Apr 22, 2009 Susan rated it it was amazing  ·  review of another edition
Shelves: serious-fiction
To get the full force of this book, read it slowly, read it aloud to yourself or to someone else. There's great pain here, but this book also celebrates the beautiful, funny, weirdness of life.
Amanda Miller
Apr 15, 2009 Amanda Miller rated it it was amazing  ·  review of another edition
I highly recommend these connected stories! An excellent read with really beautiful writing!
Nov 18, 2008 Rae rated it it was amazing  ·  review of another edition
"That night, Ruth lay awake, obsessing. They were entering the last day of the century, and she had no plan. You must change your life!...
Ruth sometimes composed imaginary perfumes to put herself to sleep. Now she thought of a fragrance that smelled only of water, a perfume that had forgotten its flowers. Lethe. That's what she'd name it." (p. 246-247, "L'Air du Temps")

I should say I'm kind of uninterested in family epics in general - there always seems to be something strange about the fact tha
Jul 01, 2013 Eva rated it it was amazing  ·  review of another edition
Recommends it for: anyone who enjoys good fiction
Recommended to Eva by: a friend who reads
My favorite character is this lovely book is a funny, eccentric, willful, and dedicated nurse called Annie (named after Anne of Green Gables). The book begins with her birth and traverses the 20th century, showing her (and other characters) at different life stages. The title story, set in the 1930s, focuses on Annie's nursing, and Nightingales refers to Florence Nightingales (and to the bird in other parts of the book.) Annie's mother, her sisters, and her daughter are strong characters, too. O ...more
Apr 25, 2012 Amy rated it really liked it  ·  review of another edition
Shelves: 2012, local-authors
Alice Fulton had me just twelve pages into her collection, when Mamie, a rural housewife in 1908 who is pregnant with her fifth child, begins to feel labor pains. “I stopped scrubbing the floor,” she says, “and began scouring buckets and bowls. I pumped water for boiling and placed torn strips of cloth in the oven to bake clean. A woman in labor should have plenty fixed for others to eat, yet I was caught short. I could only put a big plate of bread and butter on the table.” She ties towels to t ...more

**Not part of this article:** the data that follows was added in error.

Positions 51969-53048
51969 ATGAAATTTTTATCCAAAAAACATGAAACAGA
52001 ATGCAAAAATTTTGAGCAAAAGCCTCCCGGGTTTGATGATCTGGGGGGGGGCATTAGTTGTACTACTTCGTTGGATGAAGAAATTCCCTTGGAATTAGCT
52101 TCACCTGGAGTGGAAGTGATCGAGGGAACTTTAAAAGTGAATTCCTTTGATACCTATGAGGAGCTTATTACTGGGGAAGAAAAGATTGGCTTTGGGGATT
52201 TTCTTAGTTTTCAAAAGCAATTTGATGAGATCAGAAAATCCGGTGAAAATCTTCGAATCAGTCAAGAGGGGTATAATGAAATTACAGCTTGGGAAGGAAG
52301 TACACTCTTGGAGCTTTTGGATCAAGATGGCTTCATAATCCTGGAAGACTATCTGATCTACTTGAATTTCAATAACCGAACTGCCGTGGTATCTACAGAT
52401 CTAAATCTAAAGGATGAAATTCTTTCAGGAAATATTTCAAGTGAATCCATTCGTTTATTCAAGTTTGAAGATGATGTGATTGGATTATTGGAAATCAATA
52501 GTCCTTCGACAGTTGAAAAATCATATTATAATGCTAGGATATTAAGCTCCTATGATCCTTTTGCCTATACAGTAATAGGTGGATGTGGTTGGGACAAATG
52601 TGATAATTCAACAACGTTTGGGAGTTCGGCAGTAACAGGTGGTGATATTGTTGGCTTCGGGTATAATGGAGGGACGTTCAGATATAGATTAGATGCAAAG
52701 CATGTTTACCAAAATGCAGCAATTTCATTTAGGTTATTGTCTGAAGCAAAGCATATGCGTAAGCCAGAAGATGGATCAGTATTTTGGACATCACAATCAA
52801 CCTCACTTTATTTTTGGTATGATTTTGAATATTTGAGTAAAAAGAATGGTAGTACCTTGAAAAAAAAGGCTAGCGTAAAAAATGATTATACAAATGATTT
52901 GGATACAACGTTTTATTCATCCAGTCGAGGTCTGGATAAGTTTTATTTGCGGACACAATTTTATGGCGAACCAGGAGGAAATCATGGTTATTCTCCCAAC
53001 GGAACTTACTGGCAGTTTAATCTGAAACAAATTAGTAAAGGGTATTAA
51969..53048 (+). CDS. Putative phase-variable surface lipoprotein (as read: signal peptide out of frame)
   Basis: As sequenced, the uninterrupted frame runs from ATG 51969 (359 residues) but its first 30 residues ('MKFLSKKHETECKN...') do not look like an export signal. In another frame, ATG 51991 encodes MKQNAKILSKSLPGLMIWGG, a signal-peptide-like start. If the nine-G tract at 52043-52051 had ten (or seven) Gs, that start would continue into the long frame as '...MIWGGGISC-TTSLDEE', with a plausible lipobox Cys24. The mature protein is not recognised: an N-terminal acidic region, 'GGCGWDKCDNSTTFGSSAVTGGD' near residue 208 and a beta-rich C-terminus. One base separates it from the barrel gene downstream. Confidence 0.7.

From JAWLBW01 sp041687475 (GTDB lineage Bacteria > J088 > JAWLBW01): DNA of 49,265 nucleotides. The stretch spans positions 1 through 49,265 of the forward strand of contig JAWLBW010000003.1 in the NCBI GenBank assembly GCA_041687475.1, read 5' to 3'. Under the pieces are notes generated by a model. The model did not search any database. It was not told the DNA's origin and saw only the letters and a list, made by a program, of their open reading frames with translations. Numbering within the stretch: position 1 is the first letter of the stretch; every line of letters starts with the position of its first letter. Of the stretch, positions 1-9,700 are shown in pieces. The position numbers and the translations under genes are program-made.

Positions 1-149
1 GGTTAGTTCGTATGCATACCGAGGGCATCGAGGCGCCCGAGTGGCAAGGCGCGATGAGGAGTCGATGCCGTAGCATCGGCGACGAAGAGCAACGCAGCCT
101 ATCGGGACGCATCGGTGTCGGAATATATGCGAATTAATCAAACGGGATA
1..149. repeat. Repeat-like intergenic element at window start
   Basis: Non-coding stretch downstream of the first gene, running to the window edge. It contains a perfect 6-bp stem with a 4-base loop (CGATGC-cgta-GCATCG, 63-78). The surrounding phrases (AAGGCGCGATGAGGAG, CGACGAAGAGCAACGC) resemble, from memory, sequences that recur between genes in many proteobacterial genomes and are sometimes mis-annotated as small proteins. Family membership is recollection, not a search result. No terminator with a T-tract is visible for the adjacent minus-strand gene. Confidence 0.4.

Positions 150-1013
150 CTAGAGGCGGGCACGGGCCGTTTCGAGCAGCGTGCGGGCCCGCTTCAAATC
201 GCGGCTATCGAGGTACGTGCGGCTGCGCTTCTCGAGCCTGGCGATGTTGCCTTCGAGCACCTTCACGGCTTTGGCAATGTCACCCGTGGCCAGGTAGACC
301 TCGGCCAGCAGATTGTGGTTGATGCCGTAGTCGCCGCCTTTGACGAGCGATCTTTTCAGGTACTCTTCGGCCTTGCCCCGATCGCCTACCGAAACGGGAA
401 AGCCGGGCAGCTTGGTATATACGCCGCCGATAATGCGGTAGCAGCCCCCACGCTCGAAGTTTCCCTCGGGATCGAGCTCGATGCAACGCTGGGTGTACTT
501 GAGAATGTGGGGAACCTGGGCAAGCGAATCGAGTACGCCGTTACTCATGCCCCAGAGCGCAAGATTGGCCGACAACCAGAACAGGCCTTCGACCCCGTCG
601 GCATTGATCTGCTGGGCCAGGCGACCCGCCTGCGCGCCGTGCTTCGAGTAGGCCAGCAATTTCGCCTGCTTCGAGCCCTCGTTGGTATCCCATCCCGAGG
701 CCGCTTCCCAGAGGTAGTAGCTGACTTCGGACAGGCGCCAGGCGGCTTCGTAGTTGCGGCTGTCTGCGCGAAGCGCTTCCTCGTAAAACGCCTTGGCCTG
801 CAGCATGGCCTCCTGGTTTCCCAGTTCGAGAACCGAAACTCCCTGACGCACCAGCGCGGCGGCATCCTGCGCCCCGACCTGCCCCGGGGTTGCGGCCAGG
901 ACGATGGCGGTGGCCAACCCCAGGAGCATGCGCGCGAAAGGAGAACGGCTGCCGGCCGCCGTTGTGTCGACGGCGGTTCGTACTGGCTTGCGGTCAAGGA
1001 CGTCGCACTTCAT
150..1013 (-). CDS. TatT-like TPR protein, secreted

Aug 26, 2009 Kate rated it it was amazing  ·  review of another edition
Recommends it for: anyone who likes great stories with lovely sentences
Alice Fulton is brilliant, a find, one of the most exciting contemporary writers I've read, right up there with Anthony Doerr, Lorrie Moore, and Annie Proulx. Fulton's character development is enviable, and the weaving of characters and themes through these interrelated stories is knockout good. She knows story. Example: her subtle allusion to Bartleby in "Not too Much to Ask," If you don't know Melville's story you'll miss just how effective this is. Even if you don't get the allusions (I doubt ...more
Shawn Adams
Dec 15, 2009 Shawn Adams rated it it was amazing  ·  review of another edition
First time I read this was a year ago, and I just read it again. These stories remind me of Flannery O'Connor. All of them are wicked good. Fulton's the best short fiction writer I've read in years- and I read a lot of stories.
Michelle Wilson
Nov 13, 2009 Michelle Wilson rated it really liked it  ·  review of another edition
The thing that I have most enjoyed is how these interlocking stories give a more intimate portrait of this family than a novel would. The writing is also tremendous.
Dec 29, 2014 Nora rated it it was ok  ·  review of another edition
Shelves: owned-physical
Although I liked the writing, characters, and story of this book just fine, it disappointed me because it hardly overlapped at all with the Troy that I have lived in while studying at RPI. What about the Troy picking itself up out of the post-industrial slump, the public library, the huge farmers' market, the vegan bakery, Sage College? Granted, the book ends in 1999, and most of that didn't exist yet. But the first two women to attend RPI graduated in 1946. They would have fit perfectly into th ...more
Carole Van domelen
connected stories that were beautifully written.